2. I wasn't alone; there were lots of students working their way through college back then (1962-1965).

3. A rather intense focus on studying didn't leave much room for regretting being poor, i.e., my mental energies were on the goal of graduating.

4. Poor is relative, and although I had almost no discretionary money, I did not go hungry and I had a roof over my head (a bare-bones college dorm not even air-conditioned - I doubt if such a thing even exists now). So maybe some would argue that I wasn't really poor.

I think I did it in the right order in any case - poor from 18 to 21, but able to live in reasonable comfort, though not lavishly, at 71.
I just picked my jaw up off the floor.
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Old 04-18-2015, 07:03 AM
 
Location: NC Piedmont
3,935 posts, read 2,892,754 times
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Quote:
Originally Posted by mathjak107 View Post
it isn't my job nor am i smart enough to propose anything . just stating the facts.
Actually you and I both state opinions, just differing ones. It is a fact that a large part of the population has displayed a lack of skill in retirement planning, or didn't place enough importance on saving, or truly didn't make enough money or just had bad luck. Where we differ is that I would like these people to still be able to retire, just not as well as those who prepared and didn't have anything happen to derail their plan.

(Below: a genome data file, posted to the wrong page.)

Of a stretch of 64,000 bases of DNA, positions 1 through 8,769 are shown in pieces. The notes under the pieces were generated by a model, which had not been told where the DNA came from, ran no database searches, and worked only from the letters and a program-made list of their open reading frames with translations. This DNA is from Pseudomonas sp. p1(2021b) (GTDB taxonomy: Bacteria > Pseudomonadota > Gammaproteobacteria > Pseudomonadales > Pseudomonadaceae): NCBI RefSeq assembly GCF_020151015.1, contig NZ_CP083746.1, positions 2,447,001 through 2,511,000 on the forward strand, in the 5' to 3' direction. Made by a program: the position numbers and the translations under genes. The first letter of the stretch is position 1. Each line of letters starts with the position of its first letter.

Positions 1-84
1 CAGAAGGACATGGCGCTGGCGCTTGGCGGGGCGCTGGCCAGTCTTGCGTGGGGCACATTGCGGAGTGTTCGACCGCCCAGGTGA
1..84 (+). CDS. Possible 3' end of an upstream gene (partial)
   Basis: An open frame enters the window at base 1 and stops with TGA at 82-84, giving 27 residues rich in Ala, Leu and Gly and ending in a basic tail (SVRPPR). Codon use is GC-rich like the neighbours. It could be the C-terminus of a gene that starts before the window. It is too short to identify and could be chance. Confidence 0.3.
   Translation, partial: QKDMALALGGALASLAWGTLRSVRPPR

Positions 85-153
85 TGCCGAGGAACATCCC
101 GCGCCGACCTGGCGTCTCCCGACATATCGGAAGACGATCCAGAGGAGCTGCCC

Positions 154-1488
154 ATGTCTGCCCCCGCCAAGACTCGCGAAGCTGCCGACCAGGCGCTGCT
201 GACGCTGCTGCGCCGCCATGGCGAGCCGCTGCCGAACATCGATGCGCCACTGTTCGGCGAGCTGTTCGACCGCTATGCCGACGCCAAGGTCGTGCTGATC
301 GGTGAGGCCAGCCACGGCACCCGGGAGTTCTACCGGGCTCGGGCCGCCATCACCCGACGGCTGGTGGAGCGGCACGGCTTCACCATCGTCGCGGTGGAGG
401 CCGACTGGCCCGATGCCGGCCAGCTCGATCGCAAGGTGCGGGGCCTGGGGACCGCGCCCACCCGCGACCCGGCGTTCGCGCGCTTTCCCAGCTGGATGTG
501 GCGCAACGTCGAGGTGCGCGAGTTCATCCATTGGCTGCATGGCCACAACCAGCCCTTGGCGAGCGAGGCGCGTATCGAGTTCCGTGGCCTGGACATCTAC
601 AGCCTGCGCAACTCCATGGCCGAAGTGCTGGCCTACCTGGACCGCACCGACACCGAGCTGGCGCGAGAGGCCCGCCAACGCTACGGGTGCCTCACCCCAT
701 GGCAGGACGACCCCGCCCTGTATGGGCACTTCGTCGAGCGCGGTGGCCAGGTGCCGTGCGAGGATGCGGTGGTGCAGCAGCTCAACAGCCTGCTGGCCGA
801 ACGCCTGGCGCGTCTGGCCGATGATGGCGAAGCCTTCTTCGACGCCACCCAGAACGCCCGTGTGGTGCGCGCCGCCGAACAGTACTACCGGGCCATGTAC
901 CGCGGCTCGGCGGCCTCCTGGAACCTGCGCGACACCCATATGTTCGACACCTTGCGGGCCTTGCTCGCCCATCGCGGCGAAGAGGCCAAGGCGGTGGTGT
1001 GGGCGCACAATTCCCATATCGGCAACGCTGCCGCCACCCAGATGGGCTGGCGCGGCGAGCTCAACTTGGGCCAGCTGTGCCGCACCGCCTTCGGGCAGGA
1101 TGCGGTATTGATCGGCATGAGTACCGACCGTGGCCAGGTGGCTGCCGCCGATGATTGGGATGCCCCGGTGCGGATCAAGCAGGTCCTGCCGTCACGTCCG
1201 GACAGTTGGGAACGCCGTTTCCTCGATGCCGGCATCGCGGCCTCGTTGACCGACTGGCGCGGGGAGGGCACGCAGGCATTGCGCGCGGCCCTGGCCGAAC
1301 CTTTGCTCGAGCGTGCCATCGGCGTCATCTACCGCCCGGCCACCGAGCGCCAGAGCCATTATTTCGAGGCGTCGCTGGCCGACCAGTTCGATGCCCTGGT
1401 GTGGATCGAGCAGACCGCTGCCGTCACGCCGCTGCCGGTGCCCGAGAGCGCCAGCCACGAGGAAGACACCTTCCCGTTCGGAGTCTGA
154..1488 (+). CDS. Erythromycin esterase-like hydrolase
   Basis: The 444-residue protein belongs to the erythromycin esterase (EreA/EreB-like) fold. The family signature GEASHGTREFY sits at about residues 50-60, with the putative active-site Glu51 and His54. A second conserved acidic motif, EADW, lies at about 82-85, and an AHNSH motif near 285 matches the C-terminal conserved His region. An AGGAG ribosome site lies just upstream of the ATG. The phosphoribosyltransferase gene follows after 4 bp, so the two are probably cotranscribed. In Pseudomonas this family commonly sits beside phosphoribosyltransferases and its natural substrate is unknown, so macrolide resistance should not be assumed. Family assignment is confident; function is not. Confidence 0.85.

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Old 04-18-2015, 07:10 AM
 
72,088 posts, read 72,094,203 times
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well good luck figuring it out for them . not my problem . my concern is making sure i can retire and that i am not part of the problem myself . my charity contributions are my extent of dealing with their issues .

our retirement system consists of the YOYO plan. you are on your own with the back stop of social security adding something in to the pot.

it is up to you to have a plan even if it means moving in with family ,roommates , etc. if you want to stop working it is up to you to find a way.

right or wrong those are the cards we are dealt and have to play them .

Last edited by mathjak107; 04-18-2015 at 07:28 AM..
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Old 04-18-2015, 08:11 AM
 
Location: Los Angeles area
14,018 posts, read 17,785,397 times
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Quote:
Originally Posted by lenora View Post
I just picked my jaw up off the floor.
Why is that? I described a common scenario for my age group - nothing unusual or jaw-dropping about it at all.
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Old 04-18-2015, 08:12 AM
 
15,229 posts, read 31,237,926 times